I just got back from a discussion and signing of Self-Made Man: One Woman’s Journey into Manhood and Back, the wonderful book by Norah Vincent, a graduate, like yours truly of America’s finest small college. I had reviewed the book last February and still ***highly recommend*** it. In the book, Norah recounts her experiences living for eighteen months as a man and offers observations on what she learned in that guise.
Perhaps due to her excellent college education, Norah did not do a traditional reading where an author reads a select passage from her (or his) book to whet book-buyers’ appetite for the rest of her work. Instead, she led a discussion, more like a college seminar than anything else. And yours truly was truly, truly in his element, frequently chiming in, noting how lesbians seemed to get relationships right and defending the book’s fifth chapter — about her experiences in a monastery — as one of the best. Two men (one gay, the other straight) who otherwise enjoyed the book did not particularly like that section of the book.
I liked that chapter because it was there that she realized how women serve “communicators, the interlocutors between men and themselves, men and their children and even men and each other.” She became aware of the absence of intimacy in the all-male environment of the monastery.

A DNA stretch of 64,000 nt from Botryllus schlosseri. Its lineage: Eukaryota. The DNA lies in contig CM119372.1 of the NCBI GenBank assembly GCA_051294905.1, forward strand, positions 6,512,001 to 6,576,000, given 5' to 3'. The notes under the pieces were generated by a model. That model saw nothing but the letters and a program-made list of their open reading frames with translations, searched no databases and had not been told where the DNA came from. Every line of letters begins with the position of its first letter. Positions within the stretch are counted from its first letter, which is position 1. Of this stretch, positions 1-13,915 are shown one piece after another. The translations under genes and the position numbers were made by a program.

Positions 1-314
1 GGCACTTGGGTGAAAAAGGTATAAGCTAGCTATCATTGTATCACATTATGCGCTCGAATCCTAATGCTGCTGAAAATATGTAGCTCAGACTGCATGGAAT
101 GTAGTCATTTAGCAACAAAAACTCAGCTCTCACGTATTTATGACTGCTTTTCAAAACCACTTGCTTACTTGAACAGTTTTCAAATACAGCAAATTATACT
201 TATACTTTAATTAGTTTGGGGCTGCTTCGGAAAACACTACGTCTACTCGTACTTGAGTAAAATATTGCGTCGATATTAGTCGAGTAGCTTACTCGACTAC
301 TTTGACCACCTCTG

What was interesting about the conversation tonight was that we (that is, those who came to hear Norah) basically agreed with those who commented to my recent post on Vulnerabilty that our difficulty relating to one another has more to do with our gender than our orientation. Women seem to “get” relationships better than men.
There was, however, disagreement on whether or not women could really “tame” (my word which I acknowledge is perhaps a bit too clunky) men and that we would always be driven to stray. I got into a heated discussion with a gay physician, disagreeing on the ability of men to settle down. I believed we are capable of that. He was dubious. And to show you how I differ from many gay men, I gave him my card not because he was my type, but because I enjoyed our exchange. It seemed one could have a great conversation with him.
The conversation tonight reminds me why I loved Norah’s book so much. That it’s one of those works which really gets at important matters — and does so in such away that invites a good discussion. And I loved that Borders Bookstore gave Norah Vincent the forum to promote her book and she used it to initiate a lively exchange. While those of there did not always agree, we did show great respect for the other fans of this wonderful book. And had the kind of civil discussion of which I wish we could see more of on this blog.